An important thing to consider when constructing your indoor herb garden, is figuring out what sort of indoor planters to use! This is where you can have a lot of fun actually, because your indoor planters don’t necessarily need to be typical planters. You can use anything that will hold dirt/water without making a mess – though you do need to consider drainage in many situations.
From a beginner’s point of view, simply getting regular pots is probably the better option. A regular terra cotta or ceramic type pot with a drainage plate to hold it is typical.
What You DON’T Need to Consider Indoors
It is preferable to have different types of plants in separate pots – especially since we are indoors. You might read that basil grows better next to tomatoes, but this is really for outdoor growing – where doing so can keep down the bugs. However sine we are indoors, we don’t need to worry about pests as much.
Growing Into It
Some people will start with smaller pots, then move plants to larger indoor planters. I prefer to acquire a planter that will match the size of the plant as I wish it to become – this is to avoid replanting which can be especially rough on delicate herb plants.
You might be able to replant a tree or a flower if the plant gets too big for the pot, but doing so can kill your herb – so I find it better to get a larger planter at first. Judging the correct size can be a challenge at the beginning – I can provide some good suggestions, like a 12×12 for a couple garlic plants, or a basil plant is a good starting point. From there you can grow in that pot and see just how big it gets. IF it doesn’t get big enough, then grow your next plant in a larger space – or if it gets too big, then grow your next plant in a smaller space.
Experience will be your best friend here – and the advice when starting out is to just pick a pot and go with it – don’t worry about size too much.
Your Best Options for Drainage and Weight
Drainage is of course critical, so when starting out I highly recommend only acquiring planters which drain – your typical pot is the example of that. You don’t want the roots sitting in water – but you also don’t want to underwater out of fear of drowning the plant. All about balance which you can judge after having a little experience.
If you are going for very large indoor planters (as an example, I have a 24×24 large pot) – then I recommend going with fiberglass planters that look like a ceramic or terra cotta style planter. Their appearance is very realistic, but with a fraction of the weight. Filling up a large terra cotta planter with dirt can be VERY heavy – and quite potentially undesirable for moving around indoors.
Poly resin, fiberglass, concrete, ceramic, metal, terra cotta – these are all options for materials of an indoor planter. Shapes and sizes of all kinds can be found as well. Consider the space you have available – even if you have very tight space, it is likely that you can find a solution – don’t let it keep you back.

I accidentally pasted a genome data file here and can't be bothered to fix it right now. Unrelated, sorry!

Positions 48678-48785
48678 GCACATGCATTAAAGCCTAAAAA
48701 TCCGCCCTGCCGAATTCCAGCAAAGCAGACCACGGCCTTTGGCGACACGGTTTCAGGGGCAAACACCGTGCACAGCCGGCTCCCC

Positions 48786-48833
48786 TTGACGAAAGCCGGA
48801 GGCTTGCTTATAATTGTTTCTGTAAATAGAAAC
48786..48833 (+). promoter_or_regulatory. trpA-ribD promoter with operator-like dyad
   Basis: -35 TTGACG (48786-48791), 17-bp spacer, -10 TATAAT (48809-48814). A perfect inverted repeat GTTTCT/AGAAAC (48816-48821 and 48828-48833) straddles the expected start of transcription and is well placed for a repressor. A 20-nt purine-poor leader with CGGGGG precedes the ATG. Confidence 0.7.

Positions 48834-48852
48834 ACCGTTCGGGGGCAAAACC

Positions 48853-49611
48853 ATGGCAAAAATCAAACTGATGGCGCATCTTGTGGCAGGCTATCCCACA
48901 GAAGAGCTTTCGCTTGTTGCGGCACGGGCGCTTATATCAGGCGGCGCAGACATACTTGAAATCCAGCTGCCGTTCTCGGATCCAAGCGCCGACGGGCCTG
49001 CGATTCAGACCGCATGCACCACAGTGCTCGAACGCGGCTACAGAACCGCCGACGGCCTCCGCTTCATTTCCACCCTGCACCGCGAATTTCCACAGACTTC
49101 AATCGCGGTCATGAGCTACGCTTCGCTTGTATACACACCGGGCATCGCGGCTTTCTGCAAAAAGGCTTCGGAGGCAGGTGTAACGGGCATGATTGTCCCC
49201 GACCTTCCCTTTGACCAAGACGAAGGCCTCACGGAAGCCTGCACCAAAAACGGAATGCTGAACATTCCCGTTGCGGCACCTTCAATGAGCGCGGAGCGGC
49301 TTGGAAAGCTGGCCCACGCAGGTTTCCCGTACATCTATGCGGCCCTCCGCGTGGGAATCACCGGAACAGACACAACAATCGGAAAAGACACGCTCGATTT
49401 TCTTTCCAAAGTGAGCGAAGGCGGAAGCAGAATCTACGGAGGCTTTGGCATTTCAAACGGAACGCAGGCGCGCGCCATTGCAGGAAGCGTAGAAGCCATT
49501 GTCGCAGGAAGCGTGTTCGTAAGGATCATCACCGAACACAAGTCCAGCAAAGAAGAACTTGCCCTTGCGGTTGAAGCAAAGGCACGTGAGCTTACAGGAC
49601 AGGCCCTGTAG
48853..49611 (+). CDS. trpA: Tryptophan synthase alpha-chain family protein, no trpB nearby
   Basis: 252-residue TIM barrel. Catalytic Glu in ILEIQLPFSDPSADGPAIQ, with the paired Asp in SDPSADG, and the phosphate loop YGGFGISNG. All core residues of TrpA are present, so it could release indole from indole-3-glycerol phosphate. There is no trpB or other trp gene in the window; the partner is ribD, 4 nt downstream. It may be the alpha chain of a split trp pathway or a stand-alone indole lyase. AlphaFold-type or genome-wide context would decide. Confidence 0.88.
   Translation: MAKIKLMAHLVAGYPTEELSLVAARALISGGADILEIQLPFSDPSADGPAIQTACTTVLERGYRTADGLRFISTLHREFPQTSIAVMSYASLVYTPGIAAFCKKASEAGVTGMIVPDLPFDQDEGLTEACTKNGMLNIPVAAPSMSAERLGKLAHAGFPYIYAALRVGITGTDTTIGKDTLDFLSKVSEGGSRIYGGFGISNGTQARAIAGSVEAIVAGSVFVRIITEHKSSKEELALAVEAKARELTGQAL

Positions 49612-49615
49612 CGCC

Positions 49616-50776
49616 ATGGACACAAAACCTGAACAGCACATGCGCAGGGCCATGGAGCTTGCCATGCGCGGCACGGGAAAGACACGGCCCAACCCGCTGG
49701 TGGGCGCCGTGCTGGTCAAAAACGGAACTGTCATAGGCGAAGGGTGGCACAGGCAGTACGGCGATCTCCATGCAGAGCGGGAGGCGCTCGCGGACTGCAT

Frugal & Fun Ideas
One could create indoor planters out of old coffee cups for example. Imagine planting some small herb plants in old coffee mugs, then hanging those from the ceiling. Instant indoor herb garden! And you don’t even loose valuable counter space! I’ve even seen a planter made out of an old CAMERA – the insides were hollowed out then filled with dirt – presto-chango, you have a unique herb pot. Think about enclosed items that you might have sitting around which you don’t need anymore – as long as they can hold dirt and water without making a mess, then you have yourself an indoor planter.
One thing to keep in mind when getting creative with planters like coffee mugs, old pots, buckets, and unique items like cameras, is that they won’t have any drainage built in (unless you drill a hole). This isn’t necessarily a problem. However I don’t recommend taking this route unless you are experienced with growing herbs. It is possible to keep plants properly hydrated within a planter that does not have draining – but it requires a certain level of understanding and awareness about the state of the plant and the dirt it is in. Remember, roots sitting in water will rot – and that equals the death of the plant.
So as we can see, there are a multitude of options for indoor planters when creating an indoor herb garden. You don’t have to be limited by round pots on a windowsill – though it is a good place to start when you are inexperienced.
About the Author: Richard Clayton
I’m an owner of a small gardening shop. I love gardening, especially lawn care. I can spend all of my free time taking care of my lawn and discuss about lawn care experiences with my friends, who have the same hobby as me. www.lawnmowertips.com is a playground of us, where we can discuss everything about lawn care techniques.